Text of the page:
"We will demand just a 'yes' or a 'no' from Home Minister Amit Shah," farmer leader Rudru Singh Mansa told reporters at the Singhu border where thousands of farmers have been protesting for the last 12 days.
As analysts, politicians and others assessed how effective the 'bandh' had been, Swaraj India leader Yogendra Yadav
claimed it was observed in around 10,000 places in 25 states. Emergency services were exempted and banks, too, continued operations as the pan-India shutdown, backed by most opposition parties and trade unions, rolled out noisily but peacefully with its impact felt in Punjab, Haryana and Delhi, the epicentre of the snowballing protests, as well as in states such as Odisha, Maharashtra and Bihar.
In several parts of the country, including in BJP-ruled Goa, Himachal Pradesh, Meghalaya
and Arunachal Pradesh, life continued unimpeded.
In other places, the pandemic appeared to recede into the background. Security was stepped up, restive crowds demonstrated in some places and the numbers swelled at Delhi's border points. Protesters also blocked railway tracks in places in West Bengal, Bihar and Odisha.
As slogans such as “Kisan Ekta Zindabad” were heard in protest centrepoints such as Tikri and the agitation picked up pace, the hashtag #AajBharatBandhHai was trending worldwide on Twitter till late afternoon.
From the Rajasthan capital Jaipur, where ‘mandis' were closed but shops open, there were reports of clashes between workers of the state's ruling Congress and the BJP. In Delhi, where most main markets were open, tension spiralled with the ruling Aam Aadmi Party
(AAP) alleging that Delhi Police had put Chief Minister Arvind Kejriwal under house arrest.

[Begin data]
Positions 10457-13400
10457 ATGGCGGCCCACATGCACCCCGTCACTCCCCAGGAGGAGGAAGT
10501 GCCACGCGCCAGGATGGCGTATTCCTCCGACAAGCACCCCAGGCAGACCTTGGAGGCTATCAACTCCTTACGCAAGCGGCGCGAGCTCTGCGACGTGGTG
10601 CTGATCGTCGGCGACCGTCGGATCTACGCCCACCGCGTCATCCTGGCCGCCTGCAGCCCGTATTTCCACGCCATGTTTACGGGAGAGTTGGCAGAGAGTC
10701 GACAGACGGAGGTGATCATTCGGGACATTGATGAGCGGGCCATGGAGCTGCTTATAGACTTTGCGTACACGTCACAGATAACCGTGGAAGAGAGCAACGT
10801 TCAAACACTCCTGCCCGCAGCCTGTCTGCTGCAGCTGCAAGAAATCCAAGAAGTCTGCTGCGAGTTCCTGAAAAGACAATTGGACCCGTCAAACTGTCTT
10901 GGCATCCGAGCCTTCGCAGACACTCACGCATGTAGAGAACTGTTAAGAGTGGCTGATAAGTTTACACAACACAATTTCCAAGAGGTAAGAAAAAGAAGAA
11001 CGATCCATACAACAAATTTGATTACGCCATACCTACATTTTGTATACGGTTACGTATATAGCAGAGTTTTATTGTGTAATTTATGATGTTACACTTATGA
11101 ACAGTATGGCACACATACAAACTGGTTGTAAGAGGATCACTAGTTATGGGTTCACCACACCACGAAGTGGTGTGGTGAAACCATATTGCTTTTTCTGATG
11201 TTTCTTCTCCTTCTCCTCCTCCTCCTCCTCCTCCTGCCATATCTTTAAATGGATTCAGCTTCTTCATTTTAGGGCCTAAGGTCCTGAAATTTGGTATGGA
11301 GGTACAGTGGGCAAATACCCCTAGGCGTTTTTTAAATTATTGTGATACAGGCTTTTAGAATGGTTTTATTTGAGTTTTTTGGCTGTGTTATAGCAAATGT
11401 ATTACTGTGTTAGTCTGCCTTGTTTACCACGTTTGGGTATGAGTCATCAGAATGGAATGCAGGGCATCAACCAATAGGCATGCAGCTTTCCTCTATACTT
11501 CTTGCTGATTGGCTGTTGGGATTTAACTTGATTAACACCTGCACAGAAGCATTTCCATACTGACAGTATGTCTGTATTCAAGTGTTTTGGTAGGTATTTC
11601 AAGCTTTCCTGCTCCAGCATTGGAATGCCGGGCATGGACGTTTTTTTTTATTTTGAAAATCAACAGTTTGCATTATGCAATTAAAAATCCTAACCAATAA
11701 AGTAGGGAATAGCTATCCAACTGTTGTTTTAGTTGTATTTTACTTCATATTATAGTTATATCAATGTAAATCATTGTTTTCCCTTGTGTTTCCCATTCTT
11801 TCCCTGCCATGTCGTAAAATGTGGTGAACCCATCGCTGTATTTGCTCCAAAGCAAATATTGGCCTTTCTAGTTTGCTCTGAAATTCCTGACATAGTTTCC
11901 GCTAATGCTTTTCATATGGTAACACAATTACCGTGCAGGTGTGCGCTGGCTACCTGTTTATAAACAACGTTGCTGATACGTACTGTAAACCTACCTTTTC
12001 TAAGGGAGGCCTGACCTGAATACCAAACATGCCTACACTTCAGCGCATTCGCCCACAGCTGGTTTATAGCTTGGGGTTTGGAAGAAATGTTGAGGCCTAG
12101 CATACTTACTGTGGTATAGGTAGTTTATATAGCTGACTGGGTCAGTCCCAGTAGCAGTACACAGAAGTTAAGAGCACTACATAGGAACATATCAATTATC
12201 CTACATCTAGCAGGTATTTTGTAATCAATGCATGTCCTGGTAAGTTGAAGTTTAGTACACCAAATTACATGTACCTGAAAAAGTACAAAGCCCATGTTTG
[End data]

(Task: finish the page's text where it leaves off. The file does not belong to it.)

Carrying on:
City police denied the claim but the party stuck to its guns and said the move was a response to Kejriwal meeting protesting farmers at the Singhu border. "If I was not stopped, I would have gone and supported the protesting farmers in their 'Bharat Bandh' movement. I am glad that 'Bharat Bandh' was a success," Kejriwal said. Farmer unions had threatened to block national
highways and occupy toll plazas across the country during a 'chakka jam' protest from 11 am to 3 pm.
All India Kisan Sabha general secretary Hannan Mollah described the shutdown as a show of strength by the farmers.
"We are standing by our demand that we want a complete repeal of the three laws and will not accept any cosmetic changes… If our demands are not met, we are ready to take our agitation to the next level," Mollah said.
The protesting farmers fear the new laws will pave the way for eliminating the safety of the Minimum Support Price cushion and do away with 'mandis', leaving them at the mercy of big corporates. The government maintains the new laws will bring farmers better opportunities and usher in new technologies in agriculture.
Opposition parties are expected to meet Kovind on Wednesday evening to raise their concerns about the three farm laws.
"Leaders from different political parties (those opposing the farm bills) will sit, discuss and take a collective stand on the contentious farm laws before meeting President Ram Nath Kovind," NCP chief Sharad Pawar
The political faultlines deepened. The BJP, in turn, slammed the opposition parties for support to the shutdown, saying they are resorting to spreading confusion over issues to "stoke the fire" after being unable to counter PM Narendra Modi's popularity.
Union minister Prakash Javadekar noted that many states ruled by them had introduced contract farming and criticised their stand against the farm laws and their backing for the 'bandh'.
In Punjab and Haryana, shops and commercial establishments were closed as were thousands of fuel pumps. Farmers assembled at highways and other key roads in both states since morning. All major parties in Punjab — the ruling Congress, AAP and the Shiromani Akali Dal
—extended support. Over 50,000 government employees took mass casual leave in support of farmers, said Punjab Civil Secretariat Staff Association president Sukhchain Khaira.